than,
as should be the case, the Classics and Philosophy Boards jointly.

Text of Decree (2)

1 In Ch. IX, Sect. I, § 51, cl. 2 (Statutes, 2000, p. 610, as
amended by Decree (1) of
25 October 2001, Gazette, p. 248), delete `Board of the Faculty of Classics'
and
substitute `Boards of the Faculties of Classics and Philosophy'.

2 Ibid., cl. 3, after `sending in the dissertations,' delete `the
board' and
substitute `the relevant board (that is, the Board of the Faculty of Classics for the fields
specified under (a) and (b) below, and the Board of the
Faculty of
Philosophy for the field specified under (c) below)'.

3 Ibid., after `In case of doubt' delete `the board' and substitute
`the
relevant board'.

4 Ibid., cll. 5 and 8 (p. 611), in each case delete `the board' and
substitute `the relevant board'.

5 Ibid., cl. 6, delete `The board' and substitute `The relevant
board'.

6 Ibid., delete cl. 7 and substitute:

`7. The prize shall not be awarded more than once to the same person. A previously
unsuccessful candidate may resubmit his or her dissertation, or an amended version of it, on
not more than two occasions, subject to the provisions of clause 4 above.'

7 Ibid., cl. 9, delete `the board' and substitute `the two boards'.

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Decree (3): Derby Scholarships and Pelham
Studentship

Explanatory note

The following decree, made by the General Purposes Committee of Council, on the
recommendation of the Classics Board and with the concurrence of the Humanities Board,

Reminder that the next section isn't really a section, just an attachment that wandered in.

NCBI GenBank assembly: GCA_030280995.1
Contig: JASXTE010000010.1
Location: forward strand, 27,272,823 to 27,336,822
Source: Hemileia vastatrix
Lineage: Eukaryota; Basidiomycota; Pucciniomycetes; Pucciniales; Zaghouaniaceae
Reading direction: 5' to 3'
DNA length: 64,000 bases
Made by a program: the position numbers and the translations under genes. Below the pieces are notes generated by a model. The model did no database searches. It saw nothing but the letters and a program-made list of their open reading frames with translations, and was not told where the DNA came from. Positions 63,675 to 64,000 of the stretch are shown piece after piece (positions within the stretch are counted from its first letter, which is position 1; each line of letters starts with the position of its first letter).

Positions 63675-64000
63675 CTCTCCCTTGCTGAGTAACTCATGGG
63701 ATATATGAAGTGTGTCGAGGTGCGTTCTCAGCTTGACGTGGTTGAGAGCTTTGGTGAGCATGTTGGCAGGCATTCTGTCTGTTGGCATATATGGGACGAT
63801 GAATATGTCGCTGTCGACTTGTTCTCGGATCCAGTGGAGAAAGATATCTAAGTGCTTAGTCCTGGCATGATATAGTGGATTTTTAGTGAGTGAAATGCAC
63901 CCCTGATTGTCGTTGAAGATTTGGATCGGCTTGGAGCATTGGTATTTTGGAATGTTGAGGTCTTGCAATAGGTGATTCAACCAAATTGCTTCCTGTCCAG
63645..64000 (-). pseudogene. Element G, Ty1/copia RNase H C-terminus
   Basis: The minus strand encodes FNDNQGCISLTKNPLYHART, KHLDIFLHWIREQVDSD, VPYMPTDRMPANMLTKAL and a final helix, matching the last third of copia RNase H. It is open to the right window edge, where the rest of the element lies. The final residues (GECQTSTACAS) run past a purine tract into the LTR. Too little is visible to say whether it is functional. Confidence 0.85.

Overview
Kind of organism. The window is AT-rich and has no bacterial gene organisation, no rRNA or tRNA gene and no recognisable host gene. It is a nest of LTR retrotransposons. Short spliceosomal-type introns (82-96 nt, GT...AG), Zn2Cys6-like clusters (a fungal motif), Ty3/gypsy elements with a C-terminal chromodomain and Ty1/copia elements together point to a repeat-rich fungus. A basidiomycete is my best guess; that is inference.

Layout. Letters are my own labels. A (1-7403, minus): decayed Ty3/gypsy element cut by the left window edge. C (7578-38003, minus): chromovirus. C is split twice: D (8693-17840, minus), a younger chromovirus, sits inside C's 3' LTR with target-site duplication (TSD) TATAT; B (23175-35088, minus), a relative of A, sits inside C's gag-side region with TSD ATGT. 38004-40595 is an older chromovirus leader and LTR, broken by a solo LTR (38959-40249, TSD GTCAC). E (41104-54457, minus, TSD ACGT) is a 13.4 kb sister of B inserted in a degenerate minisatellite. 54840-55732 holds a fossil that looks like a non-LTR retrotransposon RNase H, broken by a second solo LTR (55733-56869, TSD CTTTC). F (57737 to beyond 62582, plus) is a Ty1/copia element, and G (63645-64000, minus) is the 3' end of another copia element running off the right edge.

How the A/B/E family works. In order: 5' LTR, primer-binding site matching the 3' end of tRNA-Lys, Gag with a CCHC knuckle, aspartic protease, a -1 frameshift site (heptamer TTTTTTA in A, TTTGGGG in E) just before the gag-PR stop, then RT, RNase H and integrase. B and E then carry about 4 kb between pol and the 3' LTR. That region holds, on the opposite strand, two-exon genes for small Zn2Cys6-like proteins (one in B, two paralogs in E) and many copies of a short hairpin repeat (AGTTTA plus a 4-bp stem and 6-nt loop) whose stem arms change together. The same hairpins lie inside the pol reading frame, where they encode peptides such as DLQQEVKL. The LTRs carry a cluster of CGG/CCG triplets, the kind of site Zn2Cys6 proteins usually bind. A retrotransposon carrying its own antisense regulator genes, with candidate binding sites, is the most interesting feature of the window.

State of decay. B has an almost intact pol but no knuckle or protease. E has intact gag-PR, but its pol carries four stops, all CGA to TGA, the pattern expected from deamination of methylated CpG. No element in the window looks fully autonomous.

allows the faculty board to amend the annual value of the Derby Scholarships and the Pelham
Studentship. This change is aimed at making the awards more attractive to students. In recent
years very few applications have been received for the awards, and on occasion no awards
have been made. The main purpose of the trust funds concerned is to provide the respective
awards, with it being permissible to use any surplus income for other purposes related to the
advancement of classical learning.

Text of Decree (3)

1 In Ch. IX, Sect. I, § 79, cl. 1, concerning the Derby Scholarships
(Statutes, 2000, p.
622), delete `and shall be of the annual value of £100 ... state studentship)' and
substitute `. The value of the scholarships shall be determined by the Board of the Faculty
of
Classics.'

2 Ibid., § 265, cl. 6, concerning the Pelham Studentship
(p. 706),
delete `The value ... state studentship' and substitute `The value of the studentship shall be
determined by the Board of the Faculty of Classics'.

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Decree (4): Establishment of Hester Cordelia Parsons
Fund

Explanatory note

The University has received with gratitude the offer of a benefaction, in support of
experimental biological research, from Dr D.S. Parsons, formerly Reader in Physiological
Biochemistry and Fellow of Merton College, in memory of Dr Parsons's mother, Mrs Hester
Cordelia Parsons. The Life and Environmental Sciences Board welcomes this generous gift,
and the following decree establishes the Hester Cordelia Parsons Fund accordingly.

Text of Decree (4)

In Ch. IX, Sect. I (Statutes, 2000, p. 704), insert § 260:

`§ 260. Parsons Fund

1. The benefaction received from Dr D.S. Parsons, formerly Reader in Physiological